“It can go either way — it can help or hurt,” said student Christopher Taylor, speaking of the curfew. “I understand they don’t want people out and causing problems. At the same time, as a teen, we have other things to do. This curfew is stopping teens from doing things that are productive.”

Airreona Godfrey thought the curfew was a good idea.

“It keeps kids out of trouble,” she said.

Sophomore Honesty Williams shared a different point of view.

“My group, we were thinking of the parents’ view,” she said. “If our child goes out and we know there’s a curfew and they know it, we shouldn’t be held accountable for it just because they went out.”

After debating the ordinance, the students learned about the complexity of legislation with a little help from the School House Rock classic: “I’m Just a Bill.”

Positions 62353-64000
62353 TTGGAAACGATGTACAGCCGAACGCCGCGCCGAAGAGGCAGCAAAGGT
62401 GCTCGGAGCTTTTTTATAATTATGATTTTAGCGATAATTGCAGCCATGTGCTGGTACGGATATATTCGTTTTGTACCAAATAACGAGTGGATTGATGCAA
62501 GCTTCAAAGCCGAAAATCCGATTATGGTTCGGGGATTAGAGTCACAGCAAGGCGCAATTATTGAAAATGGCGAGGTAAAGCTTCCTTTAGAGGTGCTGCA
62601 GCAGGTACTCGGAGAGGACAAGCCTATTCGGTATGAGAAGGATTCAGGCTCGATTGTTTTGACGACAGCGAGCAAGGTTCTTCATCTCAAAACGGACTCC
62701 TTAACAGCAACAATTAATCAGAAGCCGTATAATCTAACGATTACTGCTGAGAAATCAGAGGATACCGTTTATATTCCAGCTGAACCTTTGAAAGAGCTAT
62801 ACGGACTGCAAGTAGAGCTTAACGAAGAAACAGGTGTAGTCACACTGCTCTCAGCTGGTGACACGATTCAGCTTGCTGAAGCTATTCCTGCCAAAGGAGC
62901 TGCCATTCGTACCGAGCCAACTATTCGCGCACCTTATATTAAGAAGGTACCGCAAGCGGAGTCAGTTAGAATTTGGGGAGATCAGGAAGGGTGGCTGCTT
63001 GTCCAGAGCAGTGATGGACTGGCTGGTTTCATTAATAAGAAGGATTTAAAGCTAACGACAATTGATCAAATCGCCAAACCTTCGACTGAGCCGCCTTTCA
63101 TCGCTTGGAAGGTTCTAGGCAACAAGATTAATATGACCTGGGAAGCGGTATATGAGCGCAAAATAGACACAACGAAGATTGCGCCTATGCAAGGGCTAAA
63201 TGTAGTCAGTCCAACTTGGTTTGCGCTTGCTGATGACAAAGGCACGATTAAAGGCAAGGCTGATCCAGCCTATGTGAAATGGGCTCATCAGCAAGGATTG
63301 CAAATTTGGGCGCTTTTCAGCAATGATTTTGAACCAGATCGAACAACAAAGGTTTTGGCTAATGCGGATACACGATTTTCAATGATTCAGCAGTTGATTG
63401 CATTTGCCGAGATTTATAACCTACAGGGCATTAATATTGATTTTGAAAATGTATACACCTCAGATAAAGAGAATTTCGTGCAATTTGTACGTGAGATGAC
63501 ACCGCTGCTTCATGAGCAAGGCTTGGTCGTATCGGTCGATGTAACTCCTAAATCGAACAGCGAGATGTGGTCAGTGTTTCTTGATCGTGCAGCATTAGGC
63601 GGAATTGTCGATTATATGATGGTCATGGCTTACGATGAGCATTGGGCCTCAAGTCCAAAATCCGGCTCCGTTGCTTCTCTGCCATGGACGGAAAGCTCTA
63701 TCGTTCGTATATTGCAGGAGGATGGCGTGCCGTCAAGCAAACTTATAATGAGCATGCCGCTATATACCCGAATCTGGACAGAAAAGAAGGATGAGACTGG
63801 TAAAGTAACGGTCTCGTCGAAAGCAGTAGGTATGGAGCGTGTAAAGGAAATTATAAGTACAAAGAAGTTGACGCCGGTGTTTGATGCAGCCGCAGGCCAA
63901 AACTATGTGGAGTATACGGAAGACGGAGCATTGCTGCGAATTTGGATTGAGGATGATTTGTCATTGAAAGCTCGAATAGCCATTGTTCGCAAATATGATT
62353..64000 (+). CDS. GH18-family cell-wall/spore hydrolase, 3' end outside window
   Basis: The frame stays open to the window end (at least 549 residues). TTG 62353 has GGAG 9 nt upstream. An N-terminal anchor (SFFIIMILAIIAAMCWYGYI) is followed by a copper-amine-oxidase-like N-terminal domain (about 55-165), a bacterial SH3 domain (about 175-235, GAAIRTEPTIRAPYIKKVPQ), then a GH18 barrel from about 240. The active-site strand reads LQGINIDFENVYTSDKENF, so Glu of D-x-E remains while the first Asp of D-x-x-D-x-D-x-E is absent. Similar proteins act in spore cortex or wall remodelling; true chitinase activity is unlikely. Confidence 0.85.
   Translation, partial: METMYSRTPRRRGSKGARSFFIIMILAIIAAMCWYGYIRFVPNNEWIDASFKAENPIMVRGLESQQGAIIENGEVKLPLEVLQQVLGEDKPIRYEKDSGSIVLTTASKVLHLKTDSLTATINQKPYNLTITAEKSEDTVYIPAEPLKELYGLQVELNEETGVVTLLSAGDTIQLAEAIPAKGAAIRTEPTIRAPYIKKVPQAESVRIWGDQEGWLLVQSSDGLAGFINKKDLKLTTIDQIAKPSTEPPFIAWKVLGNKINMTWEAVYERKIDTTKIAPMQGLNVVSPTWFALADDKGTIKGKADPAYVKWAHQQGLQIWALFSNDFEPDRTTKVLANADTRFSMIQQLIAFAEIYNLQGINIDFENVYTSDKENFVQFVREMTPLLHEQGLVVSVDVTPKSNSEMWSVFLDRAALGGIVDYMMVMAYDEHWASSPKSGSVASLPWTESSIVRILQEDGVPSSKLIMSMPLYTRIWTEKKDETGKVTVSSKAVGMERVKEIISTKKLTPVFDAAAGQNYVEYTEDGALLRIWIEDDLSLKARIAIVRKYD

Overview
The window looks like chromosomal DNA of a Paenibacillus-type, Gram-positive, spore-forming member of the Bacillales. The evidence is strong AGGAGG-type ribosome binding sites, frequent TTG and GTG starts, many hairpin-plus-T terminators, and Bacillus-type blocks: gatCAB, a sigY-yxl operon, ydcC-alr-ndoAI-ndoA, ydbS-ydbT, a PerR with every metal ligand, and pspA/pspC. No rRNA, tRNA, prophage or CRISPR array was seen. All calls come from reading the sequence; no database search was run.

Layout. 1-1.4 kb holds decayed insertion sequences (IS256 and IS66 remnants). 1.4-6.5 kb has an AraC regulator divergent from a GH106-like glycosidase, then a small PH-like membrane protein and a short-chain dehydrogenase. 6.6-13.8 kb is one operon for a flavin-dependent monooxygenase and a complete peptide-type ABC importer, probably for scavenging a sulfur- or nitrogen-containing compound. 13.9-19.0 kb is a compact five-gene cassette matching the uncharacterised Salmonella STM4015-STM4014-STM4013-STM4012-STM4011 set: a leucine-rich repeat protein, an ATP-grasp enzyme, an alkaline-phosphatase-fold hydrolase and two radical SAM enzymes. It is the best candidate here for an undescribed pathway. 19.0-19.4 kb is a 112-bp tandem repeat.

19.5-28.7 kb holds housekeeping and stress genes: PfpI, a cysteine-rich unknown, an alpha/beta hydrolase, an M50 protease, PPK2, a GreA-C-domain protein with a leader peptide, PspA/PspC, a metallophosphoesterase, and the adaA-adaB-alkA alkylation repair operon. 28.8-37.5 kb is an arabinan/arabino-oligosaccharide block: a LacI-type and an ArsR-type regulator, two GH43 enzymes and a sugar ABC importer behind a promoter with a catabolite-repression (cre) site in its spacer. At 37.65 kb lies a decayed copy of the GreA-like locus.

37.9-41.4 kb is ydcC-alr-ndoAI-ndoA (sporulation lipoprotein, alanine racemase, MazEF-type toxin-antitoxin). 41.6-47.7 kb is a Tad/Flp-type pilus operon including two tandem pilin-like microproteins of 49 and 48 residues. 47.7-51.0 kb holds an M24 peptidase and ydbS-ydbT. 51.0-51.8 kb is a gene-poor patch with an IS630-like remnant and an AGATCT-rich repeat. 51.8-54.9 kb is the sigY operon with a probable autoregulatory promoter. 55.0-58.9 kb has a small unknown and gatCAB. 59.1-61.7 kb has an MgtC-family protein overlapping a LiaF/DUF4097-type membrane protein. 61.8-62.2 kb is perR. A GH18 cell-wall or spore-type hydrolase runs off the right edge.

As the class broke for lunch, some students discussed the morning’s lessons in further detail with attorneys in the room.

Honesty Williams (left) and Airreona Godfrey take notes during a recent class at Honigman.

Honesty Williams (left) and Airreona Godfrey take notes during a recent class at Honigman.

A short trip to a different world

“We are intensely proud of the Honigman Academy, which is a product of more than five years of team work with United Way,” said David Foltyn, the Chairman and CEO of Honigman. “As a firm, we’re committed to giving back to the community in a way that will impact these students’ overall learning experience.”

Honigman is a longstanding United Way partner, where Foltyn serves as vice chair on our board.

The bus ride from Cody to Honigman is 14 miles, but it transports the students to a completely new environment.

“I’ve never done anything like this before,” said Honesty. She hopes the class will propel her into a career as a police officer.

“I’d like to help the community out and put the bad guys away,” she said.